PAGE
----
Answers to Corrrespondents

W.T.S. (Crewe).—Irrespective of our opinion in the matter, the General Secretary and Executive Committee of the A.S.R.S. are condemned out of their own months. In April last they issued a manifesto to Railwaymen in which they said “The delegates” (at Birmingham in November, 1906) “also decided that all negotiations relative to the men’s conditions shall be conducted through the Head Office, and the General Secretary of the Society. It may at once be definitely accepted that until this is done the men cannot hope for any great or substantial reforms.” The italics are ours. The income of the Union in 1906 was £82,978 6s. 0d. and the expenditure £50,813 1s. 1d., of which £25,214 0s 8d. was paid to members in benefits, £69 17s. 0d. in contributions to other Unions, and £25,529 3s. 5d. went in salaries of officers and other expenses of management.

J.B. (Manchester),—At the 1903 Newcastle Conference of the L.R.C. the constitution was revised, but has not since been altered. Candidates pledge themselves to accept the constitution, and “to abstain strictly from identifying themselves with or promoting the interests of any section of the Liberal or Conservative parties.” At that Conference it was moved by Mr. John Hodge (Steel Smelters) and seconded by Mr. C. Freak (Boot & Shoe Operatives) “That this Labour Representation Conference, representing nearly a million organised workers, unanimously endorses the candidature of Wm. Crooks, L.C.C., for the bye-election at Woolwich, rejoices in the chance of tha return of another member to Parliament who accepts the Constitution of the Committee, and begs every workman in the division to vote for Crooks.” This resolution was carried with one dissentient. The Constitution was revised after the passing of this resolution. At the fourth Conference (Bradford, 1904) the Executive gave the result of the bye-election, describing Mr. Crooks as the L.R.C. candidate and included him in their list of L.R.C. candidates for the next elections. His name also appeared in the next annual report as a candidate and in the following one as an L.R.C. Member of Parliament. Mr. Crooks received £200 from the Committee for his salary for 1906, and presumably, therefore, he was taking the money of the L.R.C. at the time he sent the letter in support of Mr. Hamar Greenwood at York. No member’s salary is paid until he has signed the Constitution.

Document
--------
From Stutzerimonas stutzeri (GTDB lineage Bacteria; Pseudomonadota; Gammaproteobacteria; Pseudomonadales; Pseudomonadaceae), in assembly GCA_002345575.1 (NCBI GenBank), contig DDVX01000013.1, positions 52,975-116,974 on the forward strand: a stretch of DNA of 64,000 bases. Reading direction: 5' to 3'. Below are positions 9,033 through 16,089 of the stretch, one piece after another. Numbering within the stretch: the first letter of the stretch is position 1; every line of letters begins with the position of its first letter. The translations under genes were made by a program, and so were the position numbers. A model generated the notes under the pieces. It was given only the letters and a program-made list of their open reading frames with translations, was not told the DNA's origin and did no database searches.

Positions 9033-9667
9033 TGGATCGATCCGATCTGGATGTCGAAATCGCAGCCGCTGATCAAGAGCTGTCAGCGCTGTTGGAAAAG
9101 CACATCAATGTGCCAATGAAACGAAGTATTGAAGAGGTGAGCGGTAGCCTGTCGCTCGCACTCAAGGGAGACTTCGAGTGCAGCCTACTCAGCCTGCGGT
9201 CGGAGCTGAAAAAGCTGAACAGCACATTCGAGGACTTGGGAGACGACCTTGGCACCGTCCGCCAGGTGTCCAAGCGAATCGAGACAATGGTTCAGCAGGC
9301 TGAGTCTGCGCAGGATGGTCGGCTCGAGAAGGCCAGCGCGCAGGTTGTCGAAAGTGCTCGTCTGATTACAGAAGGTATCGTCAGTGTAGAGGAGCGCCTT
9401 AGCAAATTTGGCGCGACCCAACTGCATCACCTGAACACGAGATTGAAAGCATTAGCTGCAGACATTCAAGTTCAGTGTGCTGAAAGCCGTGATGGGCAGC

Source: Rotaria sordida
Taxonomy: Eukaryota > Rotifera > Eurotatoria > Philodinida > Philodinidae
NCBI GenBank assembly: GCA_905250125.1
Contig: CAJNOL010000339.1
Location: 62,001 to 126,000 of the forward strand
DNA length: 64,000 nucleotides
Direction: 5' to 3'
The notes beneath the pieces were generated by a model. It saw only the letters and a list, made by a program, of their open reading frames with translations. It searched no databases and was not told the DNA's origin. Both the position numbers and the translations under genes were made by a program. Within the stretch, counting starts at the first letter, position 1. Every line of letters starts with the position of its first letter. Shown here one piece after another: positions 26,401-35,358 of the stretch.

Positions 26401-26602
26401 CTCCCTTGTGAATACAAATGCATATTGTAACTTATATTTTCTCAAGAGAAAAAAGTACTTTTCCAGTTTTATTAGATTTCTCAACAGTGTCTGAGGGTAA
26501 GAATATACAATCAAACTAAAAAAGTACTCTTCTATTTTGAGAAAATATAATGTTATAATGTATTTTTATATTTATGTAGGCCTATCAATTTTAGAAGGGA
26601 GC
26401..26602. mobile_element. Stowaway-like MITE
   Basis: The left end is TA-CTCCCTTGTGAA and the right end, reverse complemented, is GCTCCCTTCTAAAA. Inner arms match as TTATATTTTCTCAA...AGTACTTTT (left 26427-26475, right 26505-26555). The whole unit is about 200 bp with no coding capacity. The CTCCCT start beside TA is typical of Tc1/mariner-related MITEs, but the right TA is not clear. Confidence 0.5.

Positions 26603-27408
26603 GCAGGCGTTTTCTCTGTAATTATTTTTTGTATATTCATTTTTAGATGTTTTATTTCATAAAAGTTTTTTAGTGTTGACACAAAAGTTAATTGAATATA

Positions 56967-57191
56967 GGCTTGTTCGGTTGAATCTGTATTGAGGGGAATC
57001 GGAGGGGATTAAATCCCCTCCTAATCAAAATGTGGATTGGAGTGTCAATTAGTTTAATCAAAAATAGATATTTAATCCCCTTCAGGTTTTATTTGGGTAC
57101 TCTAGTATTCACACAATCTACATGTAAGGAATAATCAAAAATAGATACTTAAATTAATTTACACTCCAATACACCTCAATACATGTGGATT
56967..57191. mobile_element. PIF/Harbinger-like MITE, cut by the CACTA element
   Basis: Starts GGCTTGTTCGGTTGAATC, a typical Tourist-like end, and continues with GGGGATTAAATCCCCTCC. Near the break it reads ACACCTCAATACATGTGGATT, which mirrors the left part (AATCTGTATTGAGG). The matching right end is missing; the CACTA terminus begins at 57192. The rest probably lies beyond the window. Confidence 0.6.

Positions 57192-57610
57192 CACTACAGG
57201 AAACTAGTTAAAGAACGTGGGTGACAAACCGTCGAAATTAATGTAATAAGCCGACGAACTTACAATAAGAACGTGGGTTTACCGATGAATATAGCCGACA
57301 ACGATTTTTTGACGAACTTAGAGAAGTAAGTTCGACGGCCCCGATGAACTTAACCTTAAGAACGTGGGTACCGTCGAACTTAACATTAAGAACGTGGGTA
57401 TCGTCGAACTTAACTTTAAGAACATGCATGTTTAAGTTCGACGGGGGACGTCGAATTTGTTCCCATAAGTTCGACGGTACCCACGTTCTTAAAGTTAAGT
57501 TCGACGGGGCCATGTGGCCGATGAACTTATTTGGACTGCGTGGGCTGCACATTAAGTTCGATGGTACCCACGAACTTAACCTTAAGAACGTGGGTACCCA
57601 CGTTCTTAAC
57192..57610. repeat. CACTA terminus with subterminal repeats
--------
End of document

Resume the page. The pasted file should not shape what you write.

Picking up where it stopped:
M.B. (Manchester).—It was stated by Reynold’s Newspaper of January 14th, 1906 that, among other “Socialists,” E. Belfort Bax, J. F. Green, and A. S. Headingley, all of the S.D.F., were members of the National Liberal Club, and that before being elected, every candidate must take a pledge that he will support the principles of the Liberal Party. Mr. Bax makes no secret of his membership. In the Social Democrat for July, 1902, J. B. Askew wrote : “It certainly seems curious that Bax, who is so severe on Bernstein, finds it consistent with his hatred of Liberalism to remain a member of a club which makes it a condition of membership that a member should recognise the principles of the Liberal Party . . . But then, are not the armchairs comfortable, and the whisky good ?” In the following issue Bax replied as follows: “Those members of the S.D.F. (and they count among them men who have certainly paid their tribute to the Cause in the past) who like myself are members of the N.L.C.,” etc. We believe that Mr. H. M. Hyndman is also a member. At any rate he was one of the speakers on May 25th, 1906, when Mr. W. M. Thompson was the guest at a dinner of the Club. Mr. Hyndman spoke after John Burns ! A. Hayday, S.D.F., is president of the South West Ham Radical Club of which W. Thorne and J. Jones are also members.

S.T. (Glasgow).—The S.D.F. “demand” is for “compulsory military training” and this cannot be had without military discipline. The S.D.F. must recognise this, because in that weird document which they term their programme they declare for the abolition of standing armies (number not stated) and the establishment of national citizen forces (number also omitted) and afterwards the abolition of courts-martial; all offences against discipline to be transferred to the jurisdiction of civil courts. So that they anticipate there will be offences against discipline even when they have national citizen forces.

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